PFG, Picture Framing God
1: Shut up, quit your whining and go get in line at the cash register.

2: What are YOU complaining about, I'm the one who has to pay for all this stuff, mouldings, glass, mattboards, this building, insurance, taxes, payroll etc. etc.

3: I'm a greedy old man.

4: I'm not expensive, it's my suppliers.

5: If you invented something and had a mock up custom made it will cost 100 times more than when it goes into production. Custom framing is much the same thing, we are making one mock up for you.

6: Every thing is produced individually for your picture, it takes time and the materials and labor are not cheap.

7: I'll tell you what, go back and see if you can talk my assistant into taking a cut in pay, if you can do that, I'll give you this job for half price.

8: Do I look like I work for minimum wage? Would you bring your treasures to me if I did?

9: No matter what my price is, there will always be someone who will do it cheaper, there will always be someone who is more expensive.

10: "The bitterness of poor quality is remembered long after the sweetness of low price is forgotten."

Feel free to add to this list.



SGF, Supreme Grumble Framer
I don't frame, but as a conservator I get this question a lot. And to be honest, as a consumer I ask this a lot. I try to give alternatives:

* these are the problems, these are the options, these are the risks, these are the approximate costs.

* if it were mine, I'd do this...

* refer them to appraisers before a decision is made...

* if I didn't have the money for conservation treatment, I'd spend my dollars on 1) good quality framing/framing materials AND/OR 2) good quality storage materials, rather than conservation treatment.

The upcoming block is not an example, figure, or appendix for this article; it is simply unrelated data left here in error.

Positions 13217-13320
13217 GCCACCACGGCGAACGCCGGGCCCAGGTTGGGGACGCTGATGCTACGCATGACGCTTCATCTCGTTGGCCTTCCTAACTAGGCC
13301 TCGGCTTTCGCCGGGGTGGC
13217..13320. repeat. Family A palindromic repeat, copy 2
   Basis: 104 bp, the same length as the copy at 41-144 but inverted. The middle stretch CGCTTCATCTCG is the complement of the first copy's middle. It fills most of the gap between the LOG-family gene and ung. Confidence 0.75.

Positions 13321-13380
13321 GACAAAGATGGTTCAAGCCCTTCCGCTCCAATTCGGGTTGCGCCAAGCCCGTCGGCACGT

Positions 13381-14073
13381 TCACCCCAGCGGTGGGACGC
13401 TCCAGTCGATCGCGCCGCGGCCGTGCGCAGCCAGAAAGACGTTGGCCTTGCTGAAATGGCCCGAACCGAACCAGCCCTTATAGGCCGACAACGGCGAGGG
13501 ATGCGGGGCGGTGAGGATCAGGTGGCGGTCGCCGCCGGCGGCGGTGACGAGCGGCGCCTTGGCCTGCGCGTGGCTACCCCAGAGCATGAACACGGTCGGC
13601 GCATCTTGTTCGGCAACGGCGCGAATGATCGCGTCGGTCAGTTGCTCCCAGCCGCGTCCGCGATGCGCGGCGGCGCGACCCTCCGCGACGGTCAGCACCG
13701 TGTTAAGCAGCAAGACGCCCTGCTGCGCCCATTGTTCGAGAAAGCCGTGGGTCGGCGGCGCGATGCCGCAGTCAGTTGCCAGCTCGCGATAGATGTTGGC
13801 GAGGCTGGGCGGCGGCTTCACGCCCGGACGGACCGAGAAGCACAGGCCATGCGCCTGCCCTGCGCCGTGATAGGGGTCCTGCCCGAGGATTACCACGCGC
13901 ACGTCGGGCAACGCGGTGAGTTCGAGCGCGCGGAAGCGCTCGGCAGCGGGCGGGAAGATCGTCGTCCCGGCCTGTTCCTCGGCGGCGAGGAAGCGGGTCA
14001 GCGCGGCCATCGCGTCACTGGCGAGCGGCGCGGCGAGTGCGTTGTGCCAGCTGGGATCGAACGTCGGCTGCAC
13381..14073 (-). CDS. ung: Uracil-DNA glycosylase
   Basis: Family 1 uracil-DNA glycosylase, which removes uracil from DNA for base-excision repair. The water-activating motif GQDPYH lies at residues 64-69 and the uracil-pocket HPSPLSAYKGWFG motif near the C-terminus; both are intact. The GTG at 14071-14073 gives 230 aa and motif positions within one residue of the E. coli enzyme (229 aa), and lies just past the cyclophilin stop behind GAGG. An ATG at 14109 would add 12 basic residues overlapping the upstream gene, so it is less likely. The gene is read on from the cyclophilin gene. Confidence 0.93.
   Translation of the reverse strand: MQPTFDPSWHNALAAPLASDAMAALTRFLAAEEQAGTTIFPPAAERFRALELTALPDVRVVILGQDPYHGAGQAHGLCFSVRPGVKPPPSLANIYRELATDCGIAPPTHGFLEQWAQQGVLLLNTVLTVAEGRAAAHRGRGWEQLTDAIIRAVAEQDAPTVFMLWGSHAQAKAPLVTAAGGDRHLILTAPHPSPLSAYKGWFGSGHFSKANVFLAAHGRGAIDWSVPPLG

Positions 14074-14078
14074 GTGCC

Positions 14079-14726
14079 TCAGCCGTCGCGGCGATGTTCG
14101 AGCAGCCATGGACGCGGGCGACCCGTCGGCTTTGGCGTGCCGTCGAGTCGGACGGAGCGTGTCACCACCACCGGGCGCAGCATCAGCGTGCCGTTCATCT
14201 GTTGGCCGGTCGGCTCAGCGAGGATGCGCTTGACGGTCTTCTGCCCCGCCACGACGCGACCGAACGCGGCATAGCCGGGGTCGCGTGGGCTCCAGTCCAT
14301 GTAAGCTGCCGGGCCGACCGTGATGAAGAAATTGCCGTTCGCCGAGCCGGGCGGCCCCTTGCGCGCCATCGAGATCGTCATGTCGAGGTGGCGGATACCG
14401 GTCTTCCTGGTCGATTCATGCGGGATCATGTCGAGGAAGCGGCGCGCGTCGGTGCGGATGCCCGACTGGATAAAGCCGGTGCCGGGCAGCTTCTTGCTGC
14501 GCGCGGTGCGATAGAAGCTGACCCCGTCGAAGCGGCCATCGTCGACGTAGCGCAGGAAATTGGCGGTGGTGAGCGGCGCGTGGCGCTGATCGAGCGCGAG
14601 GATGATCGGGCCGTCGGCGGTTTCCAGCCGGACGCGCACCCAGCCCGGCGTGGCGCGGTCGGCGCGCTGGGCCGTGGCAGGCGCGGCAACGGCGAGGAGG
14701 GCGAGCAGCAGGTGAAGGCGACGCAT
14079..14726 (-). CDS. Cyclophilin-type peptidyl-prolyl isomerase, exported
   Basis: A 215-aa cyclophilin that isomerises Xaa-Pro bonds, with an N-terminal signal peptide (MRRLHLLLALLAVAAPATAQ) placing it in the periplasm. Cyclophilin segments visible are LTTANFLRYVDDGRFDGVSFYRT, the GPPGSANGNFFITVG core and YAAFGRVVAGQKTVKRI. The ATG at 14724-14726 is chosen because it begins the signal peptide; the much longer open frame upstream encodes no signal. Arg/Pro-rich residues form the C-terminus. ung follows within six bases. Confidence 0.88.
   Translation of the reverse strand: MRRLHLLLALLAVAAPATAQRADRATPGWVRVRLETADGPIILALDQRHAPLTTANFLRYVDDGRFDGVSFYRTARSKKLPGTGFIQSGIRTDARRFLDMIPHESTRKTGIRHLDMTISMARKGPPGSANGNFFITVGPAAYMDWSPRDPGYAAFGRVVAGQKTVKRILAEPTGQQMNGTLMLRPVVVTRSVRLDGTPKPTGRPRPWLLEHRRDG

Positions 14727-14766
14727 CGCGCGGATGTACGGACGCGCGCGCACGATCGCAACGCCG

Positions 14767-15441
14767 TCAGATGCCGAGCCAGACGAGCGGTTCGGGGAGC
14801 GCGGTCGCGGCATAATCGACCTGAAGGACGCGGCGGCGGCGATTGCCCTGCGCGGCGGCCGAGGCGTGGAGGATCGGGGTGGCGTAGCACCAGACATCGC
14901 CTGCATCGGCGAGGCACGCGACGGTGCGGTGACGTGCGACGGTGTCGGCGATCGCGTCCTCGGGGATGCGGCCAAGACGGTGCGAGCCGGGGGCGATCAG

* if it's valuable/important to you I'd do this.../if you, as the custodian/curator place little value on on the piece you can do this...

* These are the pro's and con's...

Trying to reach the best solution for the artwork, the client, and the client's pocketbook, I often talk myself out of jobs - this is why I'm considering a small consultation fee ( which would include handouts and suppliers lists) deductable towards the cost of treatment.

Once you have a good relationship with your client, you can help both them and yourself, and the world is your oyster. (As far as cultured pearls go these days!)



PFG, Picture Framing God
"10: "The bitterness of poor quality is remembered long after the sweetness of low price is forgotten."

I have this sign posted above my design table. When someone comments on it, I know they understand.


CGF, Certified Grumble Framer
A couple of other points I bring up are that custom framing is one of the few things (if not the only thing)in the average home that is truly custom. From the choice of the art, the design and location of the piece it is the one thing that no one else will have - AND it is hung is such a way as to BE LOOKED AT! ! ! Why wouldn't you spend money on something like that? Do you or your guests sit around admiring the dining room table? One quick look and you're off to the kitchen to get the food to put on it. Not so with a lovely piece of art, well framed. You look at it and derive pleasure from it for years. Again - why wouldn't you spend every last cent in your wallet on this?

Just a quick rant as I prepare to deal with a Pearl's refugee who is particularly cautious about over spending in a custom frame shop.

Pam MacFadden
Miami, FL

B. Newman

SGF, Supreme Grumble Framer
My favorite sayings...

"Buying custom framing is like buying furniture for your walls."